Few days after the Metikumi operation we attacked and destroyed the underground Naga Army camp which I had reconnaitered earlier. This having been accomplished I along with Alpha Company went back to Kanjankukki. Around the middle of May 1968, Captain Radhakrishnan called me on the wireless to convey the news that I had been selected for IAS, IPS and Allied Services. Few days later the official communication and the appointment orders for IAS came with the advice to await joining instructions. There was great joy in the Unit. Thambis laid out a Barakhana and farewell in typical style. Having been dined out I came down to Jessami and temporarily took charge of the ongoing work of setting up the Battalion HQ there while awaiting joining instructions.

It was in these circumstances that on 1st June 1968 officiating CO, Major TP Biswas (cleared for promotion, awaiting orders) was summoned by the Div HQ at Chakabama for an emergency conference. En route he and Intelligence Officer Captain AK Aggarwal dropped in at Jessami for a chat. The message received from the Division was serious enough to put the Alpha and Delta Company (at Meluri) on Red Alert, to be ready to move in an hour’s notice. Both the Companies were on their way and would be reaching Jessami any time. On getting a clear picture at Chakabama both companies would be given orders to reach there in quick time. Before leaving Major Biswas told me that since for all intents and purposes I was a civilian now I am free to opt out of this possibly ‘dangerous’ operation.

By evening both the Companies arrived, Delta commanded by Major SB Wadke and Alpha without a Company Commander. Major Wadke and some Officers and JCOs told me that the impending Operation appears to be very dangerous and that it would be foolish on my part to participate. I weighed the pros and cons and concluded that though I have received the appointment order for IAS and has been dined out from the Company I continued to be an Army Officer and technically Alpha Company Commander. It will be rank cowardice on my part to cry off when the Company perhaps was going into a potentially dangerous Operation. So, ignoring all advise I decided to take command of the Company.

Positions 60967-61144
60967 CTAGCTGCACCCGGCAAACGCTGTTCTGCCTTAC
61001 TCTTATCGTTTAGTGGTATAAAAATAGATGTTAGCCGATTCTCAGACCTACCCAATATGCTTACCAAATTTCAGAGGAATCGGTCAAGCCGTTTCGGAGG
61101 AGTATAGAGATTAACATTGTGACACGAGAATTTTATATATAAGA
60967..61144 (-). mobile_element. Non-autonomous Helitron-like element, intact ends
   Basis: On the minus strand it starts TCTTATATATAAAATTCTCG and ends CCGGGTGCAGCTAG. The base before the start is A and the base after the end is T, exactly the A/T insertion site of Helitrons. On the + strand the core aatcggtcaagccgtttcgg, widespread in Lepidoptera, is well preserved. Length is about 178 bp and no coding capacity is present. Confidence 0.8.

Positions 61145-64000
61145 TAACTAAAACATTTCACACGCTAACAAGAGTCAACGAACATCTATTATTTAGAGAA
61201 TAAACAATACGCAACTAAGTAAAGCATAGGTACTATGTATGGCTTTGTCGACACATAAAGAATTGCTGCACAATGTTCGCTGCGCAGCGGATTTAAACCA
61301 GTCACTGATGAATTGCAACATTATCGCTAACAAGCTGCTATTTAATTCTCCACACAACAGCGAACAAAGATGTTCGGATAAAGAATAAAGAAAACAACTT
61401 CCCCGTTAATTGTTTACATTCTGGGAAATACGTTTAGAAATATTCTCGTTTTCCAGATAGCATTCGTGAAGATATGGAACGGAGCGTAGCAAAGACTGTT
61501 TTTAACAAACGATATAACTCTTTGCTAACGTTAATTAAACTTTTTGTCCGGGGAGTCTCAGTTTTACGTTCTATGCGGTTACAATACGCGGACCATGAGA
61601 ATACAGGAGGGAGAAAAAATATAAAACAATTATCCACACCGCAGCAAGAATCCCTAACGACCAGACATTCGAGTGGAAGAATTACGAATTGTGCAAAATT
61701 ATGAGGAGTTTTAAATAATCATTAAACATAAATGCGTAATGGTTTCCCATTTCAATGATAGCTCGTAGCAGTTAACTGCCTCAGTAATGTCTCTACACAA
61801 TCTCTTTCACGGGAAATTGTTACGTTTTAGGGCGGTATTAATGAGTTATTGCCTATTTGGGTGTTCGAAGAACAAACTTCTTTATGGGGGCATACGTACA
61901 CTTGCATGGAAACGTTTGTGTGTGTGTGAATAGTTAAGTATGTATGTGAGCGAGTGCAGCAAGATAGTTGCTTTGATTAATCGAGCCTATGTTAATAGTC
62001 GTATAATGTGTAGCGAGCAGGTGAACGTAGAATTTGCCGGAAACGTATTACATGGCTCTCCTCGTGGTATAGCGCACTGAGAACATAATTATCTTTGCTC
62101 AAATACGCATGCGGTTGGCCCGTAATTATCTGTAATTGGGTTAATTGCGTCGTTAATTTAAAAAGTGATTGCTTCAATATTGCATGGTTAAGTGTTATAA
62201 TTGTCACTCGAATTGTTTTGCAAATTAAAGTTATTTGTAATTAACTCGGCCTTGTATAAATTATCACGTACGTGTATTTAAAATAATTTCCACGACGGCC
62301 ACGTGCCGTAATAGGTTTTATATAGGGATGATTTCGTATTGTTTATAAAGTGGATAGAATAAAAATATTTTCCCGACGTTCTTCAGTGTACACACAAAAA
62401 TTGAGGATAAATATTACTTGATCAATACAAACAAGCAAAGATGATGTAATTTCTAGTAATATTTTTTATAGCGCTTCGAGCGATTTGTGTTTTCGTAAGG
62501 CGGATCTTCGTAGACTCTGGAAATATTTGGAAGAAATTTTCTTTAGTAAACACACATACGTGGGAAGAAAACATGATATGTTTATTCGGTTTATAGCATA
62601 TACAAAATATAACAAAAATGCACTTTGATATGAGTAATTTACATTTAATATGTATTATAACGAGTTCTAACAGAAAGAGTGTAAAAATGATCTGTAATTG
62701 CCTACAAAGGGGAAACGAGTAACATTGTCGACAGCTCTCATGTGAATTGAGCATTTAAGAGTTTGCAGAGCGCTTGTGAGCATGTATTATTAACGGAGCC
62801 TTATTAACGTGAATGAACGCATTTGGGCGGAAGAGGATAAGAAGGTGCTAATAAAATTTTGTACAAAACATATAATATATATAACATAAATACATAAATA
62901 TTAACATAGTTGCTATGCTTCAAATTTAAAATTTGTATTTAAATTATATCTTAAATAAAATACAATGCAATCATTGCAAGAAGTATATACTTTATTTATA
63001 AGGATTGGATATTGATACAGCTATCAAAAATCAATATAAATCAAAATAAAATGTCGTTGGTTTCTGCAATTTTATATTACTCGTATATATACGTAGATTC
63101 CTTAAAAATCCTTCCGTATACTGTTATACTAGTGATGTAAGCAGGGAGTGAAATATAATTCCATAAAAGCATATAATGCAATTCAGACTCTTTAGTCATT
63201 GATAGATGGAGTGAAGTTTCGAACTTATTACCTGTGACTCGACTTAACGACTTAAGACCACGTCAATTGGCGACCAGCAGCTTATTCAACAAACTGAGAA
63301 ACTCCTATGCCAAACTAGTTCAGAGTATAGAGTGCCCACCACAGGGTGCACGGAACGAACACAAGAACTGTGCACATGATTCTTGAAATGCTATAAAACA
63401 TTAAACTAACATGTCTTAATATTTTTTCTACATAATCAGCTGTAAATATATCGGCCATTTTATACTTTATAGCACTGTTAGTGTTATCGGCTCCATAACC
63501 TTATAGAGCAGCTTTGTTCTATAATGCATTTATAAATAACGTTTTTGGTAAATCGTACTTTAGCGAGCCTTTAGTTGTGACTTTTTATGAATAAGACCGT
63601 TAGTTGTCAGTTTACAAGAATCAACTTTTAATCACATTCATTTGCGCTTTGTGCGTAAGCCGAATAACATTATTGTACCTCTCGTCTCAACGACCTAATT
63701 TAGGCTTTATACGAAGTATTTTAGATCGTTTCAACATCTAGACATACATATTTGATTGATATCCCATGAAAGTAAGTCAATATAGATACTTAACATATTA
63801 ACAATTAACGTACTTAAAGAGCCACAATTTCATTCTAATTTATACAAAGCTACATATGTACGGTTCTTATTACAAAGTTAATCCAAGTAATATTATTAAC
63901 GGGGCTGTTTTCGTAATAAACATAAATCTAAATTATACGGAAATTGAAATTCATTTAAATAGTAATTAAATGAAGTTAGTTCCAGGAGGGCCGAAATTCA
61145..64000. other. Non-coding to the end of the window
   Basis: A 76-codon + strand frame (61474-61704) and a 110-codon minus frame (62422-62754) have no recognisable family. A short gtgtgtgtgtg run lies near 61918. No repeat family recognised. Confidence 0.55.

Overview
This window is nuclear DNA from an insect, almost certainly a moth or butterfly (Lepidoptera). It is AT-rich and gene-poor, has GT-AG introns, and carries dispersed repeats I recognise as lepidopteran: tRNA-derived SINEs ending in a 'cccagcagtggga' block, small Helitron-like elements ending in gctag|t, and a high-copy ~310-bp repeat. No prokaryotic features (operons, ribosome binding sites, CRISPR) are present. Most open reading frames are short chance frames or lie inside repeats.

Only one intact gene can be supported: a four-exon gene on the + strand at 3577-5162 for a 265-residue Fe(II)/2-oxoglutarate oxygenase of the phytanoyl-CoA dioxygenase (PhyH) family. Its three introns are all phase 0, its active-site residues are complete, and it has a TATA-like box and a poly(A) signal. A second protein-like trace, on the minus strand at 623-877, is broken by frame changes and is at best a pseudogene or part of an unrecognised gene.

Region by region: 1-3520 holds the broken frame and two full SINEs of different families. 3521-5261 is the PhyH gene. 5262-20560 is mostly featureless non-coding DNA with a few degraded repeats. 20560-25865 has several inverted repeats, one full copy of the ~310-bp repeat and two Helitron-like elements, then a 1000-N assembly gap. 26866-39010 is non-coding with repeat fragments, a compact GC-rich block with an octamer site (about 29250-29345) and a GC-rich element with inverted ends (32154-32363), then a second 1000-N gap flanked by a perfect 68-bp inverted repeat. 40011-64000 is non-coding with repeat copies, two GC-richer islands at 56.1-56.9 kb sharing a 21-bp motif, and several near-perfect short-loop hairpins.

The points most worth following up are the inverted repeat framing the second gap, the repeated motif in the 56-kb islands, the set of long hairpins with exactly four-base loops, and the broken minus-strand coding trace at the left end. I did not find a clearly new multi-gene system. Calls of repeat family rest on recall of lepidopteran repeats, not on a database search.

In the early morning of 3rd June, we got the wireless message to report to the Div HQ forthwith. We got moving immediately and on the way at Pfutzero came across a landslide that delayed us a bit. We reached Chakabama around 3.00 pm and immediately went in search of Major Biswas. We could not find him in any of the Officer’s Mess. Duty Officer also had no clue. After about an hour of search we located him inside a rickety bamboo hut. He took us to the Sand Model and explained about the physical features of the nearby terrain repeatedly mentioning a Naga hideout at Jotsoma in the Ziphu Peak, the highest in Nagaland. He had only a faint idea of the nature of the intended Operation and said that the Divisional Commander would be giving the final briefing next day at 11.00 am at the same venue and only then we will know. Nevertheless, Major Biswas was looking tense and from his body language I could discern that he had a certain sense of premonition.

Next day (4th June) at 11.00 am, the Sand Model Room was overflowing with OG. Officers of two battalions of Assam Rifles, one battalion of Bihar Regiment, and two Company plus of 17 Madras were present along with Brigade and Div HQ Officers. In walked Major General Navin Chand Rawlley, GoC, 8 Mountain Division with his effeminate looking ADC in tow. G-I (Intelligence) of the Division described the terrain and then Rawlley took over.

He said that a large contingent of Naga hostiles who had returned from China well trained and armed with latest Chinese weapons have set up camp in the jungles of Jotsoma on the slopes of Ziphu range. The task was to attack the camp and capture all the hostiles. Two battalions of Assam Rifles would be deployed as stops and Infantry troops (one battalion of Bihar Regiment, and two Company plus of 17 Madras) would be the assault force. Indeed, a massive force of 3000 men!

Then came Rawlley’s orders which a General in his senses will never do. He squirmed like a crooner and directed that since the kidnapped daughter of the underground leader AZ Phizo was suspected to be in the camp and no harm should come to her the assault force should not use area weapons like Mortars and carryout the task only with small arms. This gutless General was willing to put at grave risk lives of hundreds of real fighting men to prevent the remote possibility of collateral damage to one mystical woman! He continued to rant and concluded saying that the troops were to move that night. ‘Stops’ will take position by early next morning and the assault force would by-pass the Naga camp using the rivulet below and launch the assault before first-light on 6th June. The briefing session ended like a ‘Mela’.